AAS 195th Meeting, January 2000
Session 47. Open Clusters, Hot Stars, and Cluster Formation in Tidal Tails
Display, Thursday, January 13, 2000, 9:20am-6:30pm, Grand Hall

## [47.11] The Fossil Starburst in M82

R. de Grijs, R.W. O'Connell (Astronomy Department, University of Virginia), J.S. Gallagher, III (Astronomy Department, University of Wisconsin)

We present high-resolution optical and near-infrared HST observations of two adjacent regions in the fossil starburst region in M82, M82 B. These observations allow us to study the evolved young cluster population associated with the fossil starburst. The presence of both the active and the fossil starburst in M82 provides a unique physical environment to study the stellar and dynamical evolution of such star cluster systems.

Age estimates based on theoretical modeling date the cluster population in the fossil starburst between ~2 \times 108 and ~109 years, assuming solar metallicity, with a peak in the distribution near the upper age limit. This implies that M/LV ~1.0, which leads to cluster mass estimates of ~104 - 105 M\odot, peaking near ~104 M\odot; extinction effects can shift the peak of the mass distribution to ~3 \times 104 M\odot.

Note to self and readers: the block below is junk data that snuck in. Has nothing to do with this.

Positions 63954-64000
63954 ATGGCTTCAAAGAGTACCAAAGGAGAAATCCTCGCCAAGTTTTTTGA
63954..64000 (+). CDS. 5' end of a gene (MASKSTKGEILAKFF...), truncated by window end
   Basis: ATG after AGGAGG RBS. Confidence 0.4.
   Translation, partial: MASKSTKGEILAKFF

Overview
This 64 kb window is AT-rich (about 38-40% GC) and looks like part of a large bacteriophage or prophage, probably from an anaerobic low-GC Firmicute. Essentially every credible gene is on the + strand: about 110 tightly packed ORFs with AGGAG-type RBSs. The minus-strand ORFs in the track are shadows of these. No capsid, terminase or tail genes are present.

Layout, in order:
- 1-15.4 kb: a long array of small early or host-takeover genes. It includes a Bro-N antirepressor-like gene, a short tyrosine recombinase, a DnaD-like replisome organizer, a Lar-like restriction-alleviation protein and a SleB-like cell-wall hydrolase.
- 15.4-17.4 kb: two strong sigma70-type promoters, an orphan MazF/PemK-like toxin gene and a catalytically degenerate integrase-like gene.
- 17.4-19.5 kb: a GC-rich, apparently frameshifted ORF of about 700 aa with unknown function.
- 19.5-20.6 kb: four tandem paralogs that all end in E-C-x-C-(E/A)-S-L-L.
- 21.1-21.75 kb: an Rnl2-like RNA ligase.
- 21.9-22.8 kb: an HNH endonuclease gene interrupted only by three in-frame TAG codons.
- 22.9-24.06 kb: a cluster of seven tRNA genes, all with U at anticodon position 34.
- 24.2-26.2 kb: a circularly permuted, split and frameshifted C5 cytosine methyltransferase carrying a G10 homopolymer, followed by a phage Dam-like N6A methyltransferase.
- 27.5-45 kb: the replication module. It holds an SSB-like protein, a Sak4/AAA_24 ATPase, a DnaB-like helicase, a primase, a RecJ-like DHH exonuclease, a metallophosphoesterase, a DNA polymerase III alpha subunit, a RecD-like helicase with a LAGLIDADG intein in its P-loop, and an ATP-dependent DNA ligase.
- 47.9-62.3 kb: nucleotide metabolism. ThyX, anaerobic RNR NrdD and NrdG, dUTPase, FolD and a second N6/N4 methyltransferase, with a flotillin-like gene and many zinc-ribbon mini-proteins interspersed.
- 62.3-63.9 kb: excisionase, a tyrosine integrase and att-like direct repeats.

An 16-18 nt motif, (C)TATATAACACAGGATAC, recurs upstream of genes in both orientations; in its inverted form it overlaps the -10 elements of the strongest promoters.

The majority of the more extended sources in M82 B are characterized by 2.34 \le R\rm eff \le 8.4 pc, or 0.5 \le R\rm core \le 1.6 pc (with \langle R\rm core \rangle \approx 1.2 pc), with a wing extending to larger sizes, consistent with the Galactic globular cluster size distribution. It thus appears that the population of star cluster candidates in M82 B resembles the Galactic globular cluster population at a younger age. The radial luminosity profiles of the brightest clusters are more closely approximated by power laws than by a Gaussian model, in particular in their wings, which favors a slow star formation scenario.

RdeG was supported by NASA grants NAG 5-3428 and NAG 5-6403.

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